Trump really will shrink government, starting with national monuments

Trump really will shrink government, starting with national monuments
© Josh Ewing

A lot has been said about this administration’s effort to undo everything that its predecessor did. Through that lens, today’s announcement that the White House would trim Bears Ears national monument from 1.4-million-acres to 220,000 acres, or 84 percent, may seem just another notch on the bedpost of a president dead-set on remaking the United States in a different image. 

Viewed through a different lens, though, it’s a pretty remarkable move. Every White House — especially over the last 30 years or so, has worked to expand the power of the Executive Branch. But today’s action seems more likely to restrict that power, giving it back to locals and their representatives in government. 


When President Obama declared Bears Ears a national monument in the waning days of his administration, it’ didn’t come as much of a surprise. National monuments are a lot like national parks, but they differ in one very important aspect — the president can create a national monument with nothing more than the stroke of a pen. A small handful of very loud, very aggressive environmental groups and tribal interests had long been lobbying for just this designation, and they were thrilled at the breathtaking scope of the designation — more than 1.3 million acres.


Locals, though, weren’t so thrilled. Elected officials from Gov. Gary Herbert to Sen. Mike LeeMichael (Mike) Shumway LeeThis week: Senate starts infrastructure sprint Senators introduce bipartisan infrastructure bill in rare Sunday session Biden's bipartisan deal faces Senate gauntlet MORE and Rep. Rob BishopRobert (Rob) William BishopGOP's Westerman looks to take on Democrats on climate change House Republicans who didn't sign onto the Texas lawsuit OVERNIGHT ENERGY: Westerman tapped as top Republican on House Natural Resources Committee | McMorris Rodgers wins race for top GOP spot on Energy and Commerce | EPA joins conservative social network Parler MORE — who chairs the House Committee on Natural Resources — had been working for years to broker an agreement that would protect and preserve the culturally significant areas while allowing much-needed access and use to locals who depend on the land for their livelihoods and their way to life. 

Then, with nearly no notice and without so much as a nod toward soliciting input, the Obama administration intervened and created a political maelstrom. With nothing more than a proclamation, all that work to build consensus and foster cooperation found itself swept into the dustbin of history. The narrative became entirely political.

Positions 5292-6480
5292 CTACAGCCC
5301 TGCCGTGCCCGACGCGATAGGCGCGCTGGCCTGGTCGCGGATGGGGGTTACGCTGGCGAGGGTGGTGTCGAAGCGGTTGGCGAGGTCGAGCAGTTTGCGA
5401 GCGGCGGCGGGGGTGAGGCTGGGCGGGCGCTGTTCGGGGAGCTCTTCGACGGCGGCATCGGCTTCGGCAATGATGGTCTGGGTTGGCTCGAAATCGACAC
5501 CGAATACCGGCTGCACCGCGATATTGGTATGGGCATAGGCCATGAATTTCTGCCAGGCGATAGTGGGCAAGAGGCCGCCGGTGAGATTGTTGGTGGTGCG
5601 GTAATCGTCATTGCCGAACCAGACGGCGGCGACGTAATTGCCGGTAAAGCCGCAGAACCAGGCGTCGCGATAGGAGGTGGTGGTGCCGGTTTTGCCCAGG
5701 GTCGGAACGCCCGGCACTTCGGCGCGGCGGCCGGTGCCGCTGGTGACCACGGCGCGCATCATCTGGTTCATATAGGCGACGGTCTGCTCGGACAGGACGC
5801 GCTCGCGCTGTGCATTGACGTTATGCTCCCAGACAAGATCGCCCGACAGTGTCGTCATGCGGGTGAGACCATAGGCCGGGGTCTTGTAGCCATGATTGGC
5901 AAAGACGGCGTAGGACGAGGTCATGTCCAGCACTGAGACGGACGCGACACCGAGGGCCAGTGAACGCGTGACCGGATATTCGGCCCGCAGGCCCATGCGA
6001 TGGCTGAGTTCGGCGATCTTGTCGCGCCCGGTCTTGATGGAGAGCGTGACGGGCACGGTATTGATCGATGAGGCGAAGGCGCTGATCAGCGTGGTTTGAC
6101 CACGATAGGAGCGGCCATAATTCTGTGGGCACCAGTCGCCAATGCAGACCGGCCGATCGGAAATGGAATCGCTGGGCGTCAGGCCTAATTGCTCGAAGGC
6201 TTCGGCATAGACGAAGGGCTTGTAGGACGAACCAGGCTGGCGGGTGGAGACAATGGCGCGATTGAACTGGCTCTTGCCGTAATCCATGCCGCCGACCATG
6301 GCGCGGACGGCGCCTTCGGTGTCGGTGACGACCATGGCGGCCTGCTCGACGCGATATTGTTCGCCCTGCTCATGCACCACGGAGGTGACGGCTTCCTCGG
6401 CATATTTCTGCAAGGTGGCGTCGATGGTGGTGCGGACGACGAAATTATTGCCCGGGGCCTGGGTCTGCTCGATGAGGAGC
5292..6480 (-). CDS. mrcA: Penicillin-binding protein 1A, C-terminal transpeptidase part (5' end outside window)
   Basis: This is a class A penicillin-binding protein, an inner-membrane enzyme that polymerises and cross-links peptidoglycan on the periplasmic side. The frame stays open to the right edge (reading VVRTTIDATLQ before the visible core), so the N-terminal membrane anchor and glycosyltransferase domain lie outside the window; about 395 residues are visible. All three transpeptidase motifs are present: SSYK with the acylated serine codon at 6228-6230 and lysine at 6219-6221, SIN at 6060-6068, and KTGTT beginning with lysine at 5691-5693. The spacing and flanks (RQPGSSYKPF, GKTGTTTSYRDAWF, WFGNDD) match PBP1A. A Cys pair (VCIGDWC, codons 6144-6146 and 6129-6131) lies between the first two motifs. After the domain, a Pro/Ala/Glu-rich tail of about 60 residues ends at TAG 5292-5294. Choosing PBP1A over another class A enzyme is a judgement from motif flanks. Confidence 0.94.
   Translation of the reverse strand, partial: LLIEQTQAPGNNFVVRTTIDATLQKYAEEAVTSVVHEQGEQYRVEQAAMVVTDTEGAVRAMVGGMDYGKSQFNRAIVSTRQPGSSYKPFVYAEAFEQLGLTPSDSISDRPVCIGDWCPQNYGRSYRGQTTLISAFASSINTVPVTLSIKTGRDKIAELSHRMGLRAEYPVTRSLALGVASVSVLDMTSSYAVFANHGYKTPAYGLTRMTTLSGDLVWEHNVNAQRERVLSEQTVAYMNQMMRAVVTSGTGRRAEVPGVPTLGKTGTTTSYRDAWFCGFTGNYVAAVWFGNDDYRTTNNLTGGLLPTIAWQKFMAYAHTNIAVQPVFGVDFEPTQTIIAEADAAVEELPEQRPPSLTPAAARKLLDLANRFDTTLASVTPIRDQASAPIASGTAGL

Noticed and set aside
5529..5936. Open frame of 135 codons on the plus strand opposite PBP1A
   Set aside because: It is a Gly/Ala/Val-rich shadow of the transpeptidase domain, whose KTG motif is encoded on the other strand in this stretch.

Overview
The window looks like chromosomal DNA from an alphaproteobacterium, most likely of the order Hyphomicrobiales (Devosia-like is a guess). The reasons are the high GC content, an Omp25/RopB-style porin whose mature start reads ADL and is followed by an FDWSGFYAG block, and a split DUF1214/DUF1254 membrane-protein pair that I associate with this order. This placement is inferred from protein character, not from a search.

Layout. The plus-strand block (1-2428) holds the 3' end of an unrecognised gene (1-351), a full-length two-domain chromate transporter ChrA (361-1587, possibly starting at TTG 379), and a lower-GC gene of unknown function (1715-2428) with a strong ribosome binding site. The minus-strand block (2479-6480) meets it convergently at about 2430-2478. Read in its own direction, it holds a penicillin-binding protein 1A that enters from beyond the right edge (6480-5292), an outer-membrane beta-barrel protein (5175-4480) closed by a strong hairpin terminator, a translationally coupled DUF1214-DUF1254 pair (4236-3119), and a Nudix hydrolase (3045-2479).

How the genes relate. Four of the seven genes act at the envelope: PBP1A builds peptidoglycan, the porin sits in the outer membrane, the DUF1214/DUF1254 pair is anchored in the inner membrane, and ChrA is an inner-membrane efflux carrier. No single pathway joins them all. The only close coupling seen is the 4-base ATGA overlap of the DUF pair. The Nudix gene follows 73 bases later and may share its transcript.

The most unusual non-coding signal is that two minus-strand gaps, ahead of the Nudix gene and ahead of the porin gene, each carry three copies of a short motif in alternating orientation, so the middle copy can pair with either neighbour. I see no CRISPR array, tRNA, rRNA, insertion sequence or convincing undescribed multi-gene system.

With today’s pronouncement, the current administration made a strong statement — although the law may give presidents the right to unilaterally make such decisions without so much as consulting those who have a stake in them, maybe presidents ought to be more judicious with that power. 

Obviously, the people who depend on public lands — which make up nearly 90 percent of some of Utah’s counties — are better off today than they were before this move. But it really doesn’t solve the fundamental problem, in fact, it calls much more attention to it. 

Just about every decision made about public lands is the result of a legally mandated process of assessment, evaluation and public comment. Though sometimes we all disagree with the outcomes that process delivers, having a process in place is critical. It’s important because it helps ensure that the public lands are protected for future generations, and it’s important because the process establishes clear rules of the road, providing certainty to those who use public lands.

National monuments, though, aren’t the result of a process. The Antiquities Act — a century-old piece of legislation originally intended to help the government protect archeological sites from looters — gives the president the sole authority to create these monuments. There’s no process, no study of the impact on the environment, no public comment and no analysis of how it will affect locals, just a signature. 

That’s a power that the president — regardless of party — just shouldn’t have.

To be sure, today’s announcement eases the burdens placed on local ranchers and their communities. But if we don’t fix the process, it may only be a temporary reprieve. There’s nothing to stop the next president from reinstating the Bears Ears monument to its former boundaries. For that matter, there’s nothing to stop any future president from creating or eradicating a national monument on any piece of public land. 

Bishop has proposed a bill that would create a process for national monument designations. National Monument Creation and Protection Act would set clear guidelines on the size and scope of these monuments, ensure that local voices are heard in the process and require environmental impact studies — just like every other action on public lands. 

These are changes we need badly. People out West are Americans just like everyone else, and presidents shouldn’t be allowed to rule them by fiat. That’s a principle we should all be able to agree upon.

Ethan L. Lane is the executive director of the Public Lands Council and the National Cattlemen's Beef Association Federal Lands.